With the exception of a few badges, the CR-V Hybrid and its gas-only sibling will be virtually indistinguishable. It has the same pleasant but unremarkable external style as the previous model, and the interior has elegant wood trim and appears expensive for the segment.
Due to the battery’s location under the rear cargo hold, the CR-V Hybrid loses its spare tire, which is replaced with a tire repair kit. The seats also can’t be fully lowered to increase cargo capacity, causing the hybrid to fall behind its gas-guzzling cousin in terms of utility in favor of fuel economy.
The LCD instrument cluster ditches the tachometer and replaces it with graphics and information on the powertrain, including a display of the changeover between electric-only mode and gas engine mode, which kicks in at greater speeds. The hybrid model also replaces the shift lever with a push-button gear selector, which takes some getting used to.
Connectivity and Interface
The 2020 Hybrid model uses the same out-of-date infotainment system as the rest of the CR-V lineup, which continues to be Honda’s Achilles’ Heel. The volume and climate control knobs on Honda’s vehicles are simple to operate while driving, but the infotainment system’s touch screen is a different story.
The semi-matte finish hides fingerprints better, but it gives icons and the camera view a fuzzier appearance. We found the system to be more difficult to operate while driving than competitors’. The screen reaction time is also a little sluggish, and several controls are hidden beneath the main menu.
Honda, like most automakers, uses Apple CarPlay and Android Auto for cloud-based connectivity, and both are standard on all models save the LX. Although the base trim is only expected to account for 10% of sales, it seems myopic when it comes to developing brand loyalty in this enormous segment—especially when the Toyota RAV4 Hybrid does.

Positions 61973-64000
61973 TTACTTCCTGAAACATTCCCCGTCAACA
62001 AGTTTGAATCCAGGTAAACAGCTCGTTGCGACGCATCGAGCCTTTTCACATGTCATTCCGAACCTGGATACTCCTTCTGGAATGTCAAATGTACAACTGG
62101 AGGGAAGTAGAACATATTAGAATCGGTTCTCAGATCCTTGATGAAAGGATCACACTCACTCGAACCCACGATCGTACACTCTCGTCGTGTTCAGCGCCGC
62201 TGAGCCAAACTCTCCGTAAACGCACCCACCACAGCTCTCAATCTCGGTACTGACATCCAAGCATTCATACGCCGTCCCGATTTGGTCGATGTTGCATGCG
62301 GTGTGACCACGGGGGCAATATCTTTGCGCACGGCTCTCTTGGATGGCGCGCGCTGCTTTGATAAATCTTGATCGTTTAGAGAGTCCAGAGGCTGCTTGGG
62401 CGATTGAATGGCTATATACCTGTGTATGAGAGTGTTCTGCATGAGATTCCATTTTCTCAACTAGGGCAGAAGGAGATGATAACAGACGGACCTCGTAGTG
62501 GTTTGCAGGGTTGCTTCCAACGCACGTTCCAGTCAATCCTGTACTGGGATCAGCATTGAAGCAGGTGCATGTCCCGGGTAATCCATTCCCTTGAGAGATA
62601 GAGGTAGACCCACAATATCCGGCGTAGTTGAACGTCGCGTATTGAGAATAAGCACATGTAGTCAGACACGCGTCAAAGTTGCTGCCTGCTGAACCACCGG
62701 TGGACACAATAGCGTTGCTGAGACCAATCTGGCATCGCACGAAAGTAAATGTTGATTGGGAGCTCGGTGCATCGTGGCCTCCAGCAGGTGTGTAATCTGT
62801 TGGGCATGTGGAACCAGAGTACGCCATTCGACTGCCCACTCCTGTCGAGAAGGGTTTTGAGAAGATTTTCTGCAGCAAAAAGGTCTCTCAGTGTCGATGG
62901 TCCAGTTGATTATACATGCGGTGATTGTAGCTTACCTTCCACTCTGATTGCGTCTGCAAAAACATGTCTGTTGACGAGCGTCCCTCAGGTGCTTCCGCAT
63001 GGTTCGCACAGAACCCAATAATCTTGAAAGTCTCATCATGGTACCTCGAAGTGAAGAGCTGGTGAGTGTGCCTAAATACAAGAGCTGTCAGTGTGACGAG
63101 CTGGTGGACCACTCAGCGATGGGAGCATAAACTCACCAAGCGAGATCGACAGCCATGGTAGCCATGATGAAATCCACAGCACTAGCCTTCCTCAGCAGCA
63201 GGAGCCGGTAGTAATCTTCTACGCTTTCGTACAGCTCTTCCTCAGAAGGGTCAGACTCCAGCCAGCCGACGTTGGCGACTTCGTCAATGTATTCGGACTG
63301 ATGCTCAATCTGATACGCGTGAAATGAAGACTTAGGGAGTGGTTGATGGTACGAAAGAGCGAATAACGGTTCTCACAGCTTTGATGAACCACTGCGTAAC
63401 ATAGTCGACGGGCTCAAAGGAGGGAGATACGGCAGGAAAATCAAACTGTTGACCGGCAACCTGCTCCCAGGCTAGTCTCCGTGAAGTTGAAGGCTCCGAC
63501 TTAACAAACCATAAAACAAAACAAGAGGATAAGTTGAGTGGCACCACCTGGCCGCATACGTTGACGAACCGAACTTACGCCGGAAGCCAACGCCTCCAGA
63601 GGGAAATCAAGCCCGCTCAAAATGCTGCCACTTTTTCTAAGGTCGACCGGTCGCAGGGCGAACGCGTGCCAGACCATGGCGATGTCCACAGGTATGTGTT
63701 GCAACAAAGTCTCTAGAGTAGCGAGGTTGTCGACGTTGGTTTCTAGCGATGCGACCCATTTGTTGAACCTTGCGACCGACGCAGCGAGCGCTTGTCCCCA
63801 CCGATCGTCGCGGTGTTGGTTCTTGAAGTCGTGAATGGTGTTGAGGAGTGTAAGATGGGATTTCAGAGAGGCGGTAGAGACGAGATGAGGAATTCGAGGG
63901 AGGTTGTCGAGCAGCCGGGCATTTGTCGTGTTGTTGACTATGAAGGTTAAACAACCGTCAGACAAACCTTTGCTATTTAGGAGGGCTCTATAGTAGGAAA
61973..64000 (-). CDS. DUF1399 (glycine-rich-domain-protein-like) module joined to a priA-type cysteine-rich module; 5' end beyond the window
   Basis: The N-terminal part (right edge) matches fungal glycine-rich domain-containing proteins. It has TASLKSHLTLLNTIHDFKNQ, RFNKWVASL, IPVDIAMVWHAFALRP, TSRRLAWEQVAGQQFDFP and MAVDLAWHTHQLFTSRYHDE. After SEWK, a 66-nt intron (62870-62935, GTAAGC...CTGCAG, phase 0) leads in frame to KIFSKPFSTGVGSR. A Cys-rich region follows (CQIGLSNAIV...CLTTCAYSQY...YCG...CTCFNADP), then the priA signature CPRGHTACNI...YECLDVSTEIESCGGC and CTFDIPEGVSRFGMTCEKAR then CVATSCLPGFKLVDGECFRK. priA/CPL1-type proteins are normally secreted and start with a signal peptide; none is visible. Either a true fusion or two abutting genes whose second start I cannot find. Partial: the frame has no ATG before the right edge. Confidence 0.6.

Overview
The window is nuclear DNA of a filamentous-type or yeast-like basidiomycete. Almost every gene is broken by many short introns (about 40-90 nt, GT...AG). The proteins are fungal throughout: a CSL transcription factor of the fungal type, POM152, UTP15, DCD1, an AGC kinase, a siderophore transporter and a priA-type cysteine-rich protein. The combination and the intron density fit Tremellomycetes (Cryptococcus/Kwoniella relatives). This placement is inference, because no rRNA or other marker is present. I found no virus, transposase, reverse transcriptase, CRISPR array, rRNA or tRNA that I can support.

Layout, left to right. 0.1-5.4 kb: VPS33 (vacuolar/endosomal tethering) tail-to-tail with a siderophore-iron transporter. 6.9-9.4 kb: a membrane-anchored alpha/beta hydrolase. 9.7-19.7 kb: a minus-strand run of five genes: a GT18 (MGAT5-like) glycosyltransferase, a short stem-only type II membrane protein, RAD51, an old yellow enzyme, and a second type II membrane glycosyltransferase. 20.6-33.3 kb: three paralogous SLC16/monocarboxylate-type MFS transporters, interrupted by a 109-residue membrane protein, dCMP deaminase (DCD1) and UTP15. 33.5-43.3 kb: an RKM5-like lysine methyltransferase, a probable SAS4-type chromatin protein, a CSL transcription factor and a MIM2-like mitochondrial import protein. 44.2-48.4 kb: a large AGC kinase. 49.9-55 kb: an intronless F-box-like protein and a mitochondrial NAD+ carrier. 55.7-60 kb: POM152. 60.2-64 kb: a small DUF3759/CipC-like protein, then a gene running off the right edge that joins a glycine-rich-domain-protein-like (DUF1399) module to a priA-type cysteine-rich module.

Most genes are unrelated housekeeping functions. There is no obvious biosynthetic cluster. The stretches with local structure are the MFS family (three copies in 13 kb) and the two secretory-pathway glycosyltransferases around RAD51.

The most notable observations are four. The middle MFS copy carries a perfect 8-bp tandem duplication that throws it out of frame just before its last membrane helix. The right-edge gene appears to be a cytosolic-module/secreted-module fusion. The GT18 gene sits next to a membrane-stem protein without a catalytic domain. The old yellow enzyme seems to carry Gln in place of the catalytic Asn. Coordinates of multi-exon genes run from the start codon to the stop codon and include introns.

The Honda satellite navigation system is included on our Touring level, but Android Auto and CarPlay deliver constantly updated maps. Our test vehicle also included the HondaLink telematics system, which is lacking in capabilities when compared to competitors like Hyundai.
As a CR-V owner, I found the hybrid version we tested to be familiar and comfortable, but with a little more vigor in its performance. The gas-powered 2019 CR-V produces 190 horsepower and 179 pound-feet of torque, while the hybrid version produces 212 horsepower and 232 pound-feet of torque.
The hybrid powertrain responds to accelerator pumps with a vigor that the standard model lacks, although the CVT moans loudly and gives the impression that the engine is straining in Sport mode. The CVT, on the other hand, provides for smooth acceleration and deceleration, which isn’t always the case with other hybrids we’ve examined.
The change from electric to mixed gas/electric power is likewise smooth, with the engine’s sound replacing the electric mode’s buzz-hum pedestrian warning tone. The CR-V Hybrid has better insulation, which allows for a more relaxing ride, and the noise-canceling audio system keeps the engine hum at away.
While the CR-V Hybrid gets higher gas mileage than its conventional counterpart, it falls behind competitors. The Toyota RAV4 Hybrid gets 41 miles per gallon in the city and 38 miles per gallon on the highway, while the Ford Escape Hybrid gets 43 miles per gallon in the city and 37 miles per gallon on the highway.
It’s simple to see why the CR-V has been a midsize crossover favorite for so long. It’s a dependable workhorse that’s also enjoyable to drive, and the Hybrid variant adds performance and fuel economy to the mix. While the Touring trim we tested is approximately $3,000 more expensive than the ordinary CR-V Touring, it’s roughly $2,000 less expensive than a loaded RAV4 Hybrid Limited. It would be a very close call if it weren’t for a few flaws like the old infotainment screen, the loss of cargo room, and the lack of a spare tire, but the RAV4 wins out in the end.